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In DREAMING OF ANTIGONE, Andria's twin sister Iris died of a heroin overdose. Andria has been suffering life-threatening seizures all her life and is counting down to getting declared seizure-free for six months by her doctor, so she can get her driver's license.
What intrigued me: The absolutely stunning cover.
A little over the top
DREAMING OF ANTIGONE is one of those typical coming-of-age novels that try to hook you with a side of romance and a deep topic of choice - in this case poetry. The whole novel has sprinkled in parts of poems that Andria and a mystery person in her school scribble on their desks. The premise isn't necessarily new, I've read books about similar scenarios before. The boy she's communicating with is of course her late twin sister's ex-boyfriend, a Manic Pixie Dream Boy Deluxe. And of course they fall in love.
I just didn't connect to the characters at all, which is probably also because they don't seem like real people. Bridges tried to spice the story up by splattering in bits of highly sensitive topics. From heroin addiction to child abuse to suicide - you'll find everything in this. And frankly, it's just too much. Things like this don't happen in high school and even if they did, you'd think that the parents would at least comment once on it. Or that the children would be more aware of it. Despite Andria's twin sister recently having died, there is virtually no grief in this. Frequent clumsily written, cryptic dreams, but not actual grief. I just didn't buy it.
Lack of plot
I think DREAMING OF ANTIGONE would have been better off if it had been written with a different audience in mind, maybe as a work of Literary Fiction. Like this, it just reads like Bridges tries too hard to hide the fact that there is nothing to the novel, there is absolutely no story, and the little we get is very, very predictable. I do like the chronically ill main character, but something just didn't sit right with me, Andria's narration reads very detached, very devoid of emotion. Again, she doesn't feel real, none of the characters do.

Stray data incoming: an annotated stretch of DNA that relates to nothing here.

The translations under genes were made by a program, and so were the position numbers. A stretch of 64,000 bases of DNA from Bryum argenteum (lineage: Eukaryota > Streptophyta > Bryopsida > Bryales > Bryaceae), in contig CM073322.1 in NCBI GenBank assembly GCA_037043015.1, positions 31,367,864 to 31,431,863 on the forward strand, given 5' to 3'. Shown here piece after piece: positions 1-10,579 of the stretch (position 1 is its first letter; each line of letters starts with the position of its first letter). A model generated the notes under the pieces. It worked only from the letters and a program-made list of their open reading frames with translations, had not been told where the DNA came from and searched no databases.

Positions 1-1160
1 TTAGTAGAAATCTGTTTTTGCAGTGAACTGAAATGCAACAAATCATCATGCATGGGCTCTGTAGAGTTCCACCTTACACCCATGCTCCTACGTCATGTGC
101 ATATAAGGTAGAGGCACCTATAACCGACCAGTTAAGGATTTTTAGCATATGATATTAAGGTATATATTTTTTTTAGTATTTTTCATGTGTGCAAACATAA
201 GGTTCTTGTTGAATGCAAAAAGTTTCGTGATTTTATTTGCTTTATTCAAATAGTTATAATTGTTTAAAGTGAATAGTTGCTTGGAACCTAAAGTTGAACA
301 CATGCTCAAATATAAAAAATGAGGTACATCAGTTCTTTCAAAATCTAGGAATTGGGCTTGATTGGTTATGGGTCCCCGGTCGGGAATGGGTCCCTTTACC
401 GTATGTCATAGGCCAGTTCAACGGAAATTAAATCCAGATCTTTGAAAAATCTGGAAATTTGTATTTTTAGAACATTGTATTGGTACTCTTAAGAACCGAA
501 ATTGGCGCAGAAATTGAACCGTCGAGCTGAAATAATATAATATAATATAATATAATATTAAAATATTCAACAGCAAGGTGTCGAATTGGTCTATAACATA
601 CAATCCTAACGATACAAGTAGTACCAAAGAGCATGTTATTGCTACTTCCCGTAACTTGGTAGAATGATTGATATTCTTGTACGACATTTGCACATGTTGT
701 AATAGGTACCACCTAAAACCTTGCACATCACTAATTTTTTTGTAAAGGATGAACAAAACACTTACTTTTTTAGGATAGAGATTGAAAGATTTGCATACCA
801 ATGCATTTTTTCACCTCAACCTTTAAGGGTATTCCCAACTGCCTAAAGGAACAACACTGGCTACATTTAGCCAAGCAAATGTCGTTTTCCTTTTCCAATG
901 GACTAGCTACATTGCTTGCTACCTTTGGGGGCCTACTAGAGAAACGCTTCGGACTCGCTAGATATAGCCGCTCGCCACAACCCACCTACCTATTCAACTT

The little nods to the Greek Play were more exhausting than a nice addition. Bridges didn't manage to show Andria's fascination with Antigone, and all the similarities to her own life just feel forced. I caught myself skimming halfway through all passages summarizing Antigone, and I just didn't feel like it's necessary.
Overall: Do I Recommend?DREAMING OF ANTIGONE just wasn't for me. If you like coming-of-age stories and don't mind the occasional poetry excerpt, maybe you'll feel differently.
Published: March 29th 2016
Genre: YA / Contemporary
"Every star has its own path…
“I can’t ever be the blazing star that Iris was. I’m still just a cold, dark satellite orbiting a star that went super nova.”
Andria’s twin sister, Iris, had adoring friends, a cool boyfriend, a wicked car, and a shelf full of soccer trophies. She had everything, in fact—including a drug problem. Six months after Iris’s death, Andria is trying to keep her grades, her friends, and her family from falling apart. But stargazing and books aren’t enough to ward off her guilt that she—the freak with the scary illness and all-black wardrobe—is still here when Iris isn’t. And then there’s Alex Hammond. The boy Andria blames for Iris’s death. The boy she’s unwittingly started swapping lines of poetry and secrets with, even as she tries to keep hating him."(Source: Goodreads)